There is a major split between English dialects where the pronunciation of the word bird contains an [ɹ] sound (e.g., western Canada, central and western U.S., northern England) and those where it does not (e.g., southern England, Australian, parts of the north-east and southern U.S.). In dialects which do not use an r sound in bird , the vowel between the [b] and the [d] is traditionally transcribed as [ə] or [ɜ].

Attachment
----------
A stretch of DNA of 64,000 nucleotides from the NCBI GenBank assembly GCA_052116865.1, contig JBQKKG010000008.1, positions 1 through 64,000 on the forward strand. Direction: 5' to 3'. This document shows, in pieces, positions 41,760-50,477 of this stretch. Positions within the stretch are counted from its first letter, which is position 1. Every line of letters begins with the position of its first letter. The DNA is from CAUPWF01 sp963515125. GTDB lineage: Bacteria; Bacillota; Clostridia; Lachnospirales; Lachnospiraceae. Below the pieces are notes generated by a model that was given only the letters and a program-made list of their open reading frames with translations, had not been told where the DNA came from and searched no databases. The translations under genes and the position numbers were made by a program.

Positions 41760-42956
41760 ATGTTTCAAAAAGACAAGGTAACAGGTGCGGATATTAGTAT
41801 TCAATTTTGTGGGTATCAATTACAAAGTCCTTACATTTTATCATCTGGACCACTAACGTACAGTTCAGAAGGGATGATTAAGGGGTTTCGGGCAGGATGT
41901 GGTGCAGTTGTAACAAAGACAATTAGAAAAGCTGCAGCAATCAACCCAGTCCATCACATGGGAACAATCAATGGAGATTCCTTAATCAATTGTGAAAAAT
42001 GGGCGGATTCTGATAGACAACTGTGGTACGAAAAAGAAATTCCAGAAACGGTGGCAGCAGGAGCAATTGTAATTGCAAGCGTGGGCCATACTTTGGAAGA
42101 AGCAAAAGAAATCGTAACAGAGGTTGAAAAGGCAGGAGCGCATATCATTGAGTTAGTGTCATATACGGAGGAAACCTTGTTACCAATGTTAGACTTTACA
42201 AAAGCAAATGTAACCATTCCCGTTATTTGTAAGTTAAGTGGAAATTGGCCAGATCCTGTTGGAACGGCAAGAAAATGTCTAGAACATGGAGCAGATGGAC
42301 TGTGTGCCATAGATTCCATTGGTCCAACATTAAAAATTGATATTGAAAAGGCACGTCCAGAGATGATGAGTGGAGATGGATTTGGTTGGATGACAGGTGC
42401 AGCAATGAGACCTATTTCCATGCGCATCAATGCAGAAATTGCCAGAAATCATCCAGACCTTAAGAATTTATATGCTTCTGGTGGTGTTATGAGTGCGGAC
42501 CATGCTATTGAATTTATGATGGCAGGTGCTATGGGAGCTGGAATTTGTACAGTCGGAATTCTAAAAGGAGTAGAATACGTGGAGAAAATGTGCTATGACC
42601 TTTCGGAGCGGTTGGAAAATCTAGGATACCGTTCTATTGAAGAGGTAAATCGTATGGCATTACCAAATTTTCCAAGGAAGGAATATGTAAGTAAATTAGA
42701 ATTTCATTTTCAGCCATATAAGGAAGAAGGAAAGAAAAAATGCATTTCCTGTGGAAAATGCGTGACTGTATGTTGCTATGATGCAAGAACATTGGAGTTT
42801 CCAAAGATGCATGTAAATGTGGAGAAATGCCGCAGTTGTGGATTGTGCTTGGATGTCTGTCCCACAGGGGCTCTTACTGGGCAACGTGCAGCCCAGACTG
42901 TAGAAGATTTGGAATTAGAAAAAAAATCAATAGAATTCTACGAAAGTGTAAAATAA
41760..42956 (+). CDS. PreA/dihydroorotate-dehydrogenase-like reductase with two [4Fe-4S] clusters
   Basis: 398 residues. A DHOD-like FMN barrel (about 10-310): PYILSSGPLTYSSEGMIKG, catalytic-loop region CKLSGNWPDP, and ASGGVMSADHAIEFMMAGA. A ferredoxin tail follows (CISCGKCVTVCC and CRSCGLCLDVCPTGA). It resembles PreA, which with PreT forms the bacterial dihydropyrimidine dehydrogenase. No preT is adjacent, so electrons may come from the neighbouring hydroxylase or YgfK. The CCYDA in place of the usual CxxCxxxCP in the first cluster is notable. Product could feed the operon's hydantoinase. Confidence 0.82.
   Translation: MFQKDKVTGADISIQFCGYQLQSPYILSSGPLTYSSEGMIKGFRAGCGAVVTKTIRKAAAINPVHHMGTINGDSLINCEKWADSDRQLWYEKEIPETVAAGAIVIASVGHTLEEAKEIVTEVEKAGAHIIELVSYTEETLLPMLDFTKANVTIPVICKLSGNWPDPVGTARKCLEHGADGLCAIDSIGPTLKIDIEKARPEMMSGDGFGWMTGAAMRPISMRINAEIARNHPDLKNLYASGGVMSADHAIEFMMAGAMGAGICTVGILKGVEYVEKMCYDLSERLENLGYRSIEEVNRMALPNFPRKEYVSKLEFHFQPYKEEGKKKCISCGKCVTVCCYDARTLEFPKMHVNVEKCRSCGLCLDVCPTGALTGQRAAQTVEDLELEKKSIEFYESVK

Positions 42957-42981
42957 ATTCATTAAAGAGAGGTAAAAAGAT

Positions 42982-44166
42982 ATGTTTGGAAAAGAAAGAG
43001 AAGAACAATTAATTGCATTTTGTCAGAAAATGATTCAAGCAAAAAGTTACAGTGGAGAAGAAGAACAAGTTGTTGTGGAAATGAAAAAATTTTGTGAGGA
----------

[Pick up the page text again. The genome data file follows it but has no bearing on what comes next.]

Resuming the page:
Dialects which do use an [ɹ] sound in bird tend to use nothing but. In normal western Canadian or American speech, the period of time between the [b] and the [d] will be entirely occupied by an [ɹ] sound, and there will be no other vowel in the word. The [ɹ] is acting as the core of the syllable in [bɹd], a privilege which is usually reserved for vowels. A vertical line diacritic is used to mark those occasions where [ɹ] has a special vowel-like role in a syllable. The usual transcription bird is therefore [bɹ̩d]. (Sometimes you'll run across the symbols [ə˞] or [ɜ˞] or even the sequence [əɹ] used instead of [ɹ̩].)